Love Takes Wing

2/10/2016  Source: Office of Communication Services, CTAHR


Akohekohe honeycreeper plush toyShow your love s/he’s as unique and special as a rare, endangered honeycreeper! If you haven’t yet gotten your sweetheart a stuffed ‘akohekohe (Maui crested honeycreeper) plush toy, check out the NREM GSO’s flyer about these life-like charmers and prepare to be convinced! Their sale helps benefit the NREM GSO and the Maui Forest Bird Recovery Project. They’re only $15 (cash only), so get one before they fly away!

January



Step Right Up—to Fun

1/26/2016  Source: Office of Communication Services, CTAHR


Spring Event 2016Life’s a carnival…so act like it at CTAHR’s Spring Event, which will be held on Friday, February 5, from 11:30 a.m. to 1:00 p.m. in the grassy area next to Gilmore Hall. There will be great refreshments, carnival games with prizes, a caricature artist, and more…all just for the price of your smiling face! Come by and grab some popcorn, and remember—all is Fair!




A Look Into the Future

1/21/2016  Source: Office of Communication Services, CTAHR


Mark BittmanFormer New York Times food writer Mark Bittman, author of the How to Cook Everything Cookbook series and Vegan before 6, will be speaking on “The Future of Food” at UH Manoa’s Architecture Auditorium on Thursday, February 18, at 6:00 p.m. The event is free. Mr. Bittman recently left the New York Times to establish his own organization, The Purple Carrot, which sells ready-to-cook vegan meals delivered directly to the home. His talk is co-sponsored by CTAHR and should be very enlightening.

Glad to Have Them: January 2016

1/13/2016  Source: Office of Communication Services, CTAHR


Skip Bittenbender with cacao treesA number of members of the CTAHR ‘ohana are celebrating important milestones in service: Skip Bittenbender (TPSS, pictured), king of kava and cacao, has been working his magic with fruit and beverage crops for 30 years. Four others have reached the all-important decade mark: Soojin Jun (HNFAS), most recently lauded for his supercooling technology that keeps food fresh without freezing; Mark Kubo, an agricultural research technician at the Maui Agricultural Research Station in Kula; Priscilla Roque, office manager of the Kamuela Extension Office on the Big Island, who keeps everything running smoothly; and Sarah Yuan (COF), whose work focusing on Hawai‘i’s homeless and aging populations has brought her acclaim. CTAHR’s all the better for their smarts, talents, and hard work!

What They Eat When They’re on Their Own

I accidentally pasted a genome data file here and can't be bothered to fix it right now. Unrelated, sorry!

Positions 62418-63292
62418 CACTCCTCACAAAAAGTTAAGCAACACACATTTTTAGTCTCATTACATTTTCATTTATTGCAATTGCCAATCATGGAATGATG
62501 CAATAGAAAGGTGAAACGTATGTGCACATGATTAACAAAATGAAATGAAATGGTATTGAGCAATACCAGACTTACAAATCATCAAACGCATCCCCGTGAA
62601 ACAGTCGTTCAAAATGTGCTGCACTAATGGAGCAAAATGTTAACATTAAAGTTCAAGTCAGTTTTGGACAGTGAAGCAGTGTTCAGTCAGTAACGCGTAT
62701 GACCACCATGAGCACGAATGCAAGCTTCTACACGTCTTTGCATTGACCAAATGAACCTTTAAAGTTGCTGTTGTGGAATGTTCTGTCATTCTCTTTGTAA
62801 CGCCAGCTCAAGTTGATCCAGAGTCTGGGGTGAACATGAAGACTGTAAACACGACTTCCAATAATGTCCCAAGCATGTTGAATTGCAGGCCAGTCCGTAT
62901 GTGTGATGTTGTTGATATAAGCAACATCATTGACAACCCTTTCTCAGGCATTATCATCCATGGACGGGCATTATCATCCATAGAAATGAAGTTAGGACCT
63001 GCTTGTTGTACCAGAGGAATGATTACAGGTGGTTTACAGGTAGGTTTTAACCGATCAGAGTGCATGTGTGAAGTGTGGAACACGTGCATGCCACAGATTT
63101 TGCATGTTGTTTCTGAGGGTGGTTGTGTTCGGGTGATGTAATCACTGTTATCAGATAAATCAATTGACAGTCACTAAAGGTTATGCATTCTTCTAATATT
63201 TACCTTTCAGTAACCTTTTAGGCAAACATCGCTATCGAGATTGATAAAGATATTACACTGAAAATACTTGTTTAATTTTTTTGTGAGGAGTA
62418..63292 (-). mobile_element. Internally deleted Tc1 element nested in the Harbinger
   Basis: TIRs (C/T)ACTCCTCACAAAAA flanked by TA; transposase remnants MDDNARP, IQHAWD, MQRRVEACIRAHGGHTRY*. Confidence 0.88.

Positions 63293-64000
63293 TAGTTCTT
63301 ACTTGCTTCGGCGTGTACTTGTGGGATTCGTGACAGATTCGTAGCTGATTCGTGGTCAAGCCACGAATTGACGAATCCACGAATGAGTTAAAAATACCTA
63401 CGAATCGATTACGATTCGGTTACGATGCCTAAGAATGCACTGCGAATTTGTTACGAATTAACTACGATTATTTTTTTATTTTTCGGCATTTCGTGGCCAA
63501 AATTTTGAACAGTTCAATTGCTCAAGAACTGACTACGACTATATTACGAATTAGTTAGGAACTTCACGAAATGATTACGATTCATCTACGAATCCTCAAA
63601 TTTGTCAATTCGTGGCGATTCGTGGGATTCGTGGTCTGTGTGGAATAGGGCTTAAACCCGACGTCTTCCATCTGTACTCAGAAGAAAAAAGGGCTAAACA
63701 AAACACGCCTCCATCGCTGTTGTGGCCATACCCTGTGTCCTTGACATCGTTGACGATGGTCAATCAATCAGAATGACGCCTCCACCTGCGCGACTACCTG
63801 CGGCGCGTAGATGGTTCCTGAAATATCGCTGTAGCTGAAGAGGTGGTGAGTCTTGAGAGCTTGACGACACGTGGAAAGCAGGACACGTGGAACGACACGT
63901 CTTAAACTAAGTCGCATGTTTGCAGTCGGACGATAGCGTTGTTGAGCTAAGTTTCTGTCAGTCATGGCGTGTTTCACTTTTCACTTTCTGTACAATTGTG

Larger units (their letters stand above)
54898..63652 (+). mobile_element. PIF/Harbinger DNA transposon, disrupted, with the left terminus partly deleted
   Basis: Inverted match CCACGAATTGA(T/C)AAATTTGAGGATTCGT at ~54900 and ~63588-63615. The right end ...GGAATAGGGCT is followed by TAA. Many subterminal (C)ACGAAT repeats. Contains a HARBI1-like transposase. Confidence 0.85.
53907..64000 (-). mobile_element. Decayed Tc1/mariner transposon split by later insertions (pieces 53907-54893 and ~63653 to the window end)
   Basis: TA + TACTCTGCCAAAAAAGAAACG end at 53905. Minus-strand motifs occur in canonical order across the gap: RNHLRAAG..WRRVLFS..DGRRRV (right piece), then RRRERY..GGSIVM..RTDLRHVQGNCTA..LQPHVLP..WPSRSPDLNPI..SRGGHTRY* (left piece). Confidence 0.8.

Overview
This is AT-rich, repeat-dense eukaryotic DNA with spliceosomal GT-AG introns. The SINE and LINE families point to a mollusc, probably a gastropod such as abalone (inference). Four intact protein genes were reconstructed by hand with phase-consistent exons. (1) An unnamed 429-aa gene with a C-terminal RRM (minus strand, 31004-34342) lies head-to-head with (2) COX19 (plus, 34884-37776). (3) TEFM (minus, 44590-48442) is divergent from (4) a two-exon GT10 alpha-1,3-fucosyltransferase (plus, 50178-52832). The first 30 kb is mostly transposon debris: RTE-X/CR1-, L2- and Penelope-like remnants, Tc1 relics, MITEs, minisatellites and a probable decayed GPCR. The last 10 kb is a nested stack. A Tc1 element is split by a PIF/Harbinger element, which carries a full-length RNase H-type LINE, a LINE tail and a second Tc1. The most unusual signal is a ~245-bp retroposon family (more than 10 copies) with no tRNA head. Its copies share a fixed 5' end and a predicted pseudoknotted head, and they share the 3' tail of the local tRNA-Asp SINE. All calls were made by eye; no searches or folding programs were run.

1/5/2016  Source: Office of Communication Services, CTAHR


Jinan BannaIn collaboration with a multi-state team of researchers, Jinan Banna (HNFAS) has published a paper entitled “Influence of parenting practices on eating behaviors of early adolescents during independent eating occasions: implications for obesity prevention” in the journal Nutrients. Early adolescents consume foods and beverages during eating occasions that occur with and without parental supervision, it explains. Parents may influence eating behaviors of early adolescents during eating occasions when they are present or during independent eating occasions by engaging in practices that affect availability of foods and beverages, and through perceived normative beliefs and expectations for intake. The article describes the influence of parenting practices on eating behaviors in general and when specifically applied to independent eating occasions of early adolescents. This information may be used to inform parenting interventions targeting obesity prevention among early adolescents focusing on independent eating occasions.

What to Eat and How to Eat It

1/5/2016  Source: Office of Communication Services, CTAHR


Maria StewartMaria Stewart (HNFAS) has been making some important nutrition pronouncements lately. She is quoted in a recent KHON news story on the World Health Organization’s pronouncement that processed meats cause colon cancer. She provides a note of moderation, emphasizing that meat still does offer many health benefits, including vitamins and minerals like zinc, and that it’s fine to cut down on meat without giving it up entirely. Her other recent pronouncement is much weightier: she was invited to co-author the Academy of Nutrition and Dietetics Position Paper on the Health Implications of Dietary Fiber. This evidence-based position paper represents the view of the Academy and will be a resource for health professionals and researchers. It’s a big honor to be asked to speak for this august body of nutrition scholars...and Maria is just the right person to do it.